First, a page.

CARSON CITY - Gov. Kenny Guinn will support a bill during the legislative session next year to impose sales taxes on products Nevadans buy over the Internet.
Scott Scherer, the Republican governor's chief of staff, said that Guinn's support of Internet taxation doesn't break his ''no new taxes'' pledge because he considers sales taxes an existing form of taxation.
''He thinks it only fair to collect taxes equally on all types of sales, including Internet sales,'' Scherer said. ''Brick and mortar companies make investments and employ people in the state and they have to charge sales taxes.''
A University of Tennessee study earlier this year estimated state and local governments will lose $10.8 billion in sales tax revenue in 2003 because most Internet companies do not collect taxes.
Nevada's loss was estimated at $191 million, about $60 million of which would have gone to the state government. The remainder would be divided about equally between schools and local governments.
A U.S. Supreme Court decision requires the collection of sales taxes from people who purchase items by catalog - as long as the catalog company has a physical presence, such as a store, in the buyer's home state. The decision has been interpreted to apply to Internet companies that also have stores in the state.
''States are going to miss out on a great deal of revenue if we don't do this,'' said Assemblyman David Goldwater. ''We will be doing an injustice to the retailers in our state if we don't. This is not a partisan issue or a new tax.''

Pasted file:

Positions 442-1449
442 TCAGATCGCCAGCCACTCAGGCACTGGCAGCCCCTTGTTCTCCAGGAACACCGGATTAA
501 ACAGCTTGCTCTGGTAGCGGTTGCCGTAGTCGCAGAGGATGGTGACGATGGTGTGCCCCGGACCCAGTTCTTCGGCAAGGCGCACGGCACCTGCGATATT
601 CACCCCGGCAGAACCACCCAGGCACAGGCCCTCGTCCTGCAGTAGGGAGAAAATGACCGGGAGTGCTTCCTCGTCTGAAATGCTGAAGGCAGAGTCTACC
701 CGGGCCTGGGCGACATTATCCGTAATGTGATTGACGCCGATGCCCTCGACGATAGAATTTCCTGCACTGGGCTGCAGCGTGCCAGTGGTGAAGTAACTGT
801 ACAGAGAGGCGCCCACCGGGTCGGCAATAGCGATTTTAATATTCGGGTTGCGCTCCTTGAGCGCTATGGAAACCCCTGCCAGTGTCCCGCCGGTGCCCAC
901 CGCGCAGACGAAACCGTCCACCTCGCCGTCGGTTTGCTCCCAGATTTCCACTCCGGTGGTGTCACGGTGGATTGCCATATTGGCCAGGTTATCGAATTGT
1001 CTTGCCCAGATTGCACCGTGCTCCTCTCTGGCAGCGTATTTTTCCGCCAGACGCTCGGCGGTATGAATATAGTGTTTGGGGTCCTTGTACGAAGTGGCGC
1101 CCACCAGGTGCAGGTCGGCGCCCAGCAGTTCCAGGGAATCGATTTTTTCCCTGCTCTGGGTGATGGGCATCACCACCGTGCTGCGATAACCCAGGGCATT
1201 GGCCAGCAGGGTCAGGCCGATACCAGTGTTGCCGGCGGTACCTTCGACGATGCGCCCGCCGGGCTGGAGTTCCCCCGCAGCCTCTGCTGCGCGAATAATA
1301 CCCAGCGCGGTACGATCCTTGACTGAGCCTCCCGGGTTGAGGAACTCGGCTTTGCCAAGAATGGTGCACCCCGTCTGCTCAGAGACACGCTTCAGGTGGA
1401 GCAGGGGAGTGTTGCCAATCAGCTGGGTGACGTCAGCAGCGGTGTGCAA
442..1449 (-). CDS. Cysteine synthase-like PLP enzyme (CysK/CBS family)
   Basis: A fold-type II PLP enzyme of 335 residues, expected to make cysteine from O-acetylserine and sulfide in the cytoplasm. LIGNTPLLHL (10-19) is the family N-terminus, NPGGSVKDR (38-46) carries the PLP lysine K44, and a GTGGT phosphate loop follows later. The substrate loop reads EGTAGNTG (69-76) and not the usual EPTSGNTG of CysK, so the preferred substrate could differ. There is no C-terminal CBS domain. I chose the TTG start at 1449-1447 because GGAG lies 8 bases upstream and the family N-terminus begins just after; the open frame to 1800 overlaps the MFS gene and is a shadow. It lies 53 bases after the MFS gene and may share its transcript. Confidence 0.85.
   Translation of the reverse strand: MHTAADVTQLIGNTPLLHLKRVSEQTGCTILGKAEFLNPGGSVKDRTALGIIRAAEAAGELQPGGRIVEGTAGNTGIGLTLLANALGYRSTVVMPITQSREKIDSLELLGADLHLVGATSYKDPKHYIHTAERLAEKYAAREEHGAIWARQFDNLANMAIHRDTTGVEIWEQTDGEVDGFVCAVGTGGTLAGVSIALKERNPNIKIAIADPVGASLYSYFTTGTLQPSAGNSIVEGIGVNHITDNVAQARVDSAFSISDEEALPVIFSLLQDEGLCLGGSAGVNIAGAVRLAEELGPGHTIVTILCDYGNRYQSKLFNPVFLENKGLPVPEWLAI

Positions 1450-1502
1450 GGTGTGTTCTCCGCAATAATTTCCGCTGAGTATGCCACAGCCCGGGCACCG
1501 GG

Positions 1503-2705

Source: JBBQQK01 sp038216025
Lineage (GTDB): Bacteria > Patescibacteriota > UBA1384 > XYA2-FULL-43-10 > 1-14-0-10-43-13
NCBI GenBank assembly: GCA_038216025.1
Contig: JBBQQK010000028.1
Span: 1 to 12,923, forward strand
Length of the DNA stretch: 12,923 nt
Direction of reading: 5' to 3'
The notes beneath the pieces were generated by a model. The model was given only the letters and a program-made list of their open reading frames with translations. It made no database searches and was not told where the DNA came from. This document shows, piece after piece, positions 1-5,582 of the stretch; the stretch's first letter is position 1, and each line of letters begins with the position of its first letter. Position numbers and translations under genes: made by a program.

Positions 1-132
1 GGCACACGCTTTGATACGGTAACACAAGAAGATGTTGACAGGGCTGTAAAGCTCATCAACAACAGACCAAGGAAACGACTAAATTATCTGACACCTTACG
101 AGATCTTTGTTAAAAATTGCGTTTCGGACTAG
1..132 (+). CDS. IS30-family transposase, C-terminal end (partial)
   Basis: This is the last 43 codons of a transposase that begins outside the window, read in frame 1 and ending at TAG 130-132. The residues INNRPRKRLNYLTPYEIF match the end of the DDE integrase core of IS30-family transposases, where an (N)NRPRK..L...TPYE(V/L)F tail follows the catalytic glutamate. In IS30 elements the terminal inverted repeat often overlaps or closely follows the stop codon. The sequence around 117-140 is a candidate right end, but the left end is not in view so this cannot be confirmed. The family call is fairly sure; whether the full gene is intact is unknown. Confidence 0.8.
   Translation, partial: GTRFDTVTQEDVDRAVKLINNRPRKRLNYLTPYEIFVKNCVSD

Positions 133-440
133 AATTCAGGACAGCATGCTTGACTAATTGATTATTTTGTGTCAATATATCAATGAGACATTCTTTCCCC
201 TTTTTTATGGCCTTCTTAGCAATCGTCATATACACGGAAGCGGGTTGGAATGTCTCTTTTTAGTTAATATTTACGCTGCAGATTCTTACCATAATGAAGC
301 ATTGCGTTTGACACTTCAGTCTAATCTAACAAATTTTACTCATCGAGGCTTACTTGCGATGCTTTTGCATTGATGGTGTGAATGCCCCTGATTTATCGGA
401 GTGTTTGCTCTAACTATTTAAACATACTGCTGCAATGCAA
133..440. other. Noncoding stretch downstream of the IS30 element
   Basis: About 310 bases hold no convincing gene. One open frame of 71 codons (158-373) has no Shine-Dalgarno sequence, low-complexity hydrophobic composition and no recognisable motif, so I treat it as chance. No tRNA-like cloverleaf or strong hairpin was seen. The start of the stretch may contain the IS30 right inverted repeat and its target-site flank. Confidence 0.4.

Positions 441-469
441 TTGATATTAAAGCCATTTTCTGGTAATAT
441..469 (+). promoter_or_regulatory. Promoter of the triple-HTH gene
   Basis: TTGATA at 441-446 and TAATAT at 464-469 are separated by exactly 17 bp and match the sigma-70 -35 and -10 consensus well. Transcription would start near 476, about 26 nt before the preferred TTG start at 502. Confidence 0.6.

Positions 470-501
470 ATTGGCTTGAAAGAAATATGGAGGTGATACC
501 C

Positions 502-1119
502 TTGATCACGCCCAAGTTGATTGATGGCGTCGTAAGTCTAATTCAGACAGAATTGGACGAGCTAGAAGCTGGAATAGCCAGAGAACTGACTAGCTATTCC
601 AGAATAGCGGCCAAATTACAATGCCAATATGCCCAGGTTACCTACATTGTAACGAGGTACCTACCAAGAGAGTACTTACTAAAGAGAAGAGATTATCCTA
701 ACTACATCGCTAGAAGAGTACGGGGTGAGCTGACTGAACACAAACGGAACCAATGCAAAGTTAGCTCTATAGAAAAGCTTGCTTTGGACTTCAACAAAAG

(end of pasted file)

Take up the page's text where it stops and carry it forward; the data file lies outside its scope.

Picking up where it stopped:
Goldwater commended Guinn for his stance on Internet taxation. As chairman of the Assembly Taxation Committee, Goldwater plans to introduce an Internet taxation bill when the Legislature opens in February.
Although in theory sales taxes are owed on all Internet and mail-order catalog purchases, the Supreme Court ruled in a 1992 decision that states can't mandate companies without a presence in a state to assess sales taxes. States can only ask them voluntarily to collect the taxes.
The court held that since Congress regulates interstate commerce, it can require all Internet and mail-order companies to collect sales taxes for the states.
Congress has not taken action. It passed the Internet Tax Freedom Act in 1998 that imposed a three-year moratorium on new Internet access fees and new state or local taxes that specifically target the Internet. The act expires in October 2001.